The spectral frequency can be obtained according to Eq. (2). When \ | \upsilon_M | > | \upsilon _D  | \,, Eq. (2) is modified and expressed as

\upsilon_p = \upsilon_o = \pm( \upsilon _D -| \upsilon _M | ) \qquad(8)

The modulation frequency  \upsilon _M \, can be obtained as the damping frequency without an electric field applied.

The particle diameter is obtained by assuming that the particle is spherical. This is called the hydrodynamic diameter, \  d_H\, .

\ d_H =  \frac{k_BT}{3 \pi  \eta D} \qquad(10)

where \  k_B  \, is Boltzmann coefficient, \  T  \, is the absolute temperature, and \  \eta  \, the dynamic viscosity of the surrounding fluid.

Profile of Electro-Osmotic Flow[edit]

Figure 4 shows two examples of heterodyne autocorrelation functions of scattered light from sodium polystyrene sulfate solution (NaPSS; MW 400,000; 4 mg/mL in 10 mM NaCl). The oscillating correlation function shown by Fig. 4a is a result of interference between the scattered light and the modulated reference light. The beat of Fig. 4b includes additionally the contribution from the frequency changes of light scattered by PSS molecules under an electrical field of 40 V/cm.

Figure 5 shows heterodyne power spectra obtained by Fourier transform of the autocorrelation functions shown in Fig. 4.

Figure 6 shows plots of Doppler shift frequencies measured at various cell depth and electric field strengths, where a sample is the NaPSS solution. These parabolic curves are called profiles of electro-osmotic flow and indicate that the velocity of the particles changed at different depth. The surface potential of the cell wall produces electro-osmotic flow. Since the electrophoresis chamber is a closed system, backward flow is produced at the center of the cell. Then the observed mobility or velocity from Eq. (7) is a result of the combination of osmotic flow and electrophoretic movement.

Electrophoretic mobility analysis has been studied by Mori and Okamoto [16], who have taken into account the effect of electro-osmotic flow at the side wall.

The profile of velocity or mobility at the center of the cell is given approximately by Eq. (11) for the case where k>5.

\ U_a (z) = AU_0(z/b)^2 + \Delta U_0(z/b)+(1-A) U_0 + U_p \qquad(11)

where

\ z  = \, cell depth
\ U_a (z) = \, apparent electrophoretic velocity of particle at position z.
\ U_p = \, true electrophoretic velocity of the particles.
\ z/b = \, thickness of the cell
\ U_0 = \, average velocity of osmotic flow at upper and lower cell wall.
\Delta U_0 = \, difference between velocities of osmotic flow at upper and lower cell wall.
\ A = \frac{1}{( 2/3) - (0.420166/k)} \qquad(12)
 \ k = a/b \, , a ratio between two side lengths of the rectangular cross section.

The parabolic curve of frequency shift caused by electro-osmotic flow shown in Fig. 6 fits with Eq. (11) with application of the least squares method.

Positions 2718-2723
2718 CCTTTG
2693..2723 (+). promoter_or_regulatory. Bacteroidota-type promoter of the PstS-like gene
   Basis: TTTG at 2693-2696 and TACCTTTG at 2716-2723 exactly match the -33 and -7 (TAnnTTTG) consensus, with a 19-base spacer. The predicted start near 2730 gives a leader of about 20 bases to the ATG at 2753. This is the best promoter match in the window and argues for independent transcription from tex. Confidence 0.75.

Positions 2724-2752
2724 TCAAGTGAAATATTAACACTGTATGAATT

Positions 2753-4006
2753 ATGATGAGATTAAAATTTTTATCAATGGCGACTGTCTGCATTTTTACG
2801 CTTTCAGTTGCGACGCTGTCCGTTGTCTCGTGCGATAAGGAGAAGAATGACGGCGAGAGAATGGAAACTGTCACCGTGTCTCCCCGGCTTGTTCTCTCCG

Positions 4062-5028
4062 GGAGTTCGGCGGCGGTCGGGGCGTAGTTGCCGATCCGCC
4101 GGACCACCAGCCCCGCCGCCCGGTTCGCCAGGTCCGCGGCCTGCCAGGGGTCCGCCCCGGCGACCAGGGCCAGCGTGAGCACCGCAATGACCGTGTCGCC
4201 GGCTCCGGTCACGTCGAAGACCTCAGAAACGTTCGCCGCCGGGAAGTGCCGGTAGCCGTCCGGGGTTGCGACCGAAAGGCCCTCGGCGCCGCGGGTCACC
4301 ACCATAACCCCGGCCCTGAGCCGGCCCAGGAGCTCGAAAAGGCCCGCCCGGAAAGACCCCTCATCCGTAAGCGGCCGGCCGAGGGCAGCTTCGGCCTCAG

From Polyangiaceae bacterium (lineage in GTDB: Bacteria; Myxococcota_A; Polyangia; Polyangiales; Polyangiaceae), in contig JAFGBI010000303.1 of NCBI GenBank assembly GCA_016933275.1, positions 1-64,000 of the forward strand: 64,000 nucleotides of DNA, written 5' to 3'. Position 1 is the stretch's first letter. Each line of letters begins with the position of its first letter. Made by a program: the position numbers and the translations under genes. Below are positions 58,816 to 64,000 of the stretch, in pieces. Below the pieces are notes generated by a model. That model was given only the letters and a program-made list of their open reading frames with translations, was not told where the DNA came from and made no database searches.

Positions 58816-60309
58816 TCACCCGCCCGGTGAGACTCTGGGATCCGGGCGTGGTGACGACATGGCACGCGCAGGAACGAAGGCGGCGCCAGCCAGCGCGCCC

Since the mobility is proportional to a frequency shift of the light scattered by a particle and the migrating velocity of a particle as indicated by Eq. (7), all the velocity, mobility, and frequency shifts are expressed by parabolic equations. Then the true electrophoretic mobility of a particle, the electro-osmotic mobility at the upper and lower cell walls, ware obtained. The frequency shift caused only by the electrophoresis of particles is equal to the apparent mobility at the stationary layer.

The velocity of the electrophoretic migration thus obtained is proportional to the electric field as shown in Fig. 7. The frequency shift increases with increase of the scattering angle as shown in Fig. 8. This result is in agreement with the theoretical Eq. (7).

Applications[edit]

Electrophoretic Light Scattering (ELS) is primarily used for characterizing the surface charges of colloidal particles like macromolecules or synthetic polymers (ex. polystyrene[4]) in liquid media in an electric field. In addition to information about surface charges, ELS can also measure the particle size of proteins [5] and determine the zeta potential distribution.

Biophysics[edit]

ELS is useful for characterizing information about the surface of proteins. Ware and Flygare (1971) demonstrated that electrophoretic techniques can be combined with laser beat spectroscopy in order to simultaneously determine the electrophoretic mobility and diffusion coefficient of bovine serum albumin.[6] The width of a Doppler shifted spectrum of light that is scattered from a solution of macromolecules is proportional to the diffusion coefficient.[7] The Doppler shift is proportional to the electrophoretic mobility of a macromolecule.[8] From studies that have applied this method to poly (L-lysine), ELS is believed to monitor fluctuation mobilities in the presence of solvents with varying salt concentrations.[9] It has also been shown that electrophoretic mobility data can be converted to zeta potential values, which enables the determination of the isoelectric point of proteins and the number of electrokinetic charges on the surface.[10]